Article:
Week 12:   You will be asked to provide a unine sample at your appointment.  Your urine will be checked to determine your blood sugar level to determine your risk for gestational diabetes.  Your urine will also be checked for presence of protein to getermine your risk for pre-eclampsia.  Your blood pressure will be checked.  Baby's heartbeat will also be checked through use of a Doppler.

At this stage, blood samples will be taken for comprehensive blood tests for the following: your blood group, whether you are Rhesus positive or negative (to check your blood compatibility with baby), your haemoglobin level (to determine your iron levels), presence of German Measles/Rubella antibodies, whether you have Syphilis, Hepatitis B, HIV or AIDS.  If you are at risk of Sickle Cell disease (this is a blood disorder), your blood will be tested for it.  If you consent to a blood test to determine your baby's risk of having Down's Syndrome, it will also be done at this time.

Week 16:  Your urine and blood pressure will be checked.  The baby's heartbeat will also be checked.  Your blood tests results should have arrived by now and the midwife or doctor will discuss these with you.  You may ask for a copy of your test results.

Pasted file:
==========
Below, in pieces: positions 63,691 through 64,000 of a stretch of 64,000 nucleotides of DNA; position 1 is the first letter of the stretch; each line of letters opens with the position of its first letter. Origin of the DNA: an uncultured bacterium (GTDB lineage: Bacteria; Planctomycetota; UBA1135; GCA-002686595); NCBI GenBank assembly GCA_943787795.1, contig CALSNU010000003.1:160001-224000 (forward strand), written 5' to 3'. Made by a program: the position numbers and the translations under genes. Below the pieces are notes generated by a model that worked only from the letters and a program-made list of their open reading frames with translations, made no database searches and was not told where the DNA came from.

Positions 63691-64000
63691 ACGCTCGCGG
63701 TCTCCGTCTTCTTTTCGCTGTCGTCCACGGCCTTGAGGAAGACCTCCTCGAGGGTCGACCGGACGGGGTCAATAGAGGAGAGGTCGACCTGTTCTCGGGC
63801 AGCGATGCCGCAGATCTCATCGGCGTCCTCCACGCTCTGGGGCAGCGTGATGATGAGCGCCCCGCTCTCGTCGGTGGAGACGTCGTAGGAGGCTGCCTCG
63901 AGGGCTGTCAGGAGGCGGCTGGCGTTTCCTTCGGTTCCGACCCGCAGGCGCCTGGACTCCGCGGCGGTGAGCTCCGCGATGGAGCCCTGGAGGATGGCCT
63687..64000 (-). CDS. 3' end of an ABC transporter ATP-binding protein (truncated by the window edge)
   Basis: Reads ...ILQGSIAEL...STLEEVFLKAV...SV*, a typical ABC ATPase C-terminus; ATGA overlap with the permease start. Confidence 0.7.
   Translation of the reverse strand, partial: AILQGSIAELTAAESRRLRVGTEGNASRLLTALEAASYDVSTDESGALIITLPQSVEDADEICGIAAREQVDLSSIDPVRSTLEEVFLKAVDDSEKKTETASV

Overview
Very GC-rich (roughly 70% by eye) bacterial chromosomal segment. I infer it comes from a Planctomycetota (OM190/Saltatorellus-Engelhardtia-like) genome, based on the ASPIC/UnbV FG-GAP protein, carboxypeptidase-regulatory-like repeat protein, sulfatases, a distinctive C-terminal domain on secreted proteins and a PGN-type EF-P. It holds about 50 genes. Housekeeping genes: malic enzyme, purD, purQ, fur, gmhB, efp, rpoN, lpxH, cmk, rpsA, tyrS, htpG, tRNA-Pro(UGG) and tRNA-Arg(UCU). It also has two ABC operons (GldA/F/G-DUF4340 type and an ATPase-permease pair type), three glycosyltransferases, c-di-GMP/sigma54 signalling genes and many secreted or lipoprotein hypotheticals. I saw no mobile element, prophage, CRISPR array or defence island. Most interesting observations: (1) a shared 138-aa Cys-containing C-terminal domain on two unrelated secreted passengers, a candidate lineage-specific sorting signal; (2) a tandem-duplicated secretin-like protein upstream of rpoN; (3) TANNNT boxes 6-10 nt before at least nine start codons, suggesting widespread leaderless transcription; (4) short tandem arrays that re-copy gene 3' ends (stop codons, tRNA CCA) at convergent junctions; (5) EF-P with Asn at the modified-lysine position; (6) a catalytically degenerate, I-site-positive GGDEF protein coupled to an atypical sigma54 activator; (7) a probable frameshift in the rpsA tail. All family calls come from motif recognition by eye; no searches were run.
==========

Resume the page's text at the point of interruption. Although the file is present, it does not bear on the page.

If your haemoglobin level is low, the midwife will prescribe or provide you with iron supplements.

Week 18-21:  The anomaly scan will be performed.  This is a very detailed examination of baby via ultrasound.  The baby's body parts are checked that they are developing properly and also the baby's movements and blood flow to see whether all is functioning well.

Week 24-32: A urine test and blood pressure check will be carried out and fundal height will also be measured.  Fundal height is a measurement of your uterus (normally the medical staff will use a tape measure).  This helps gives an indication if the baby is growing well, or if he is too large or small for his gestational age.  The baby's heartbeat will be checked.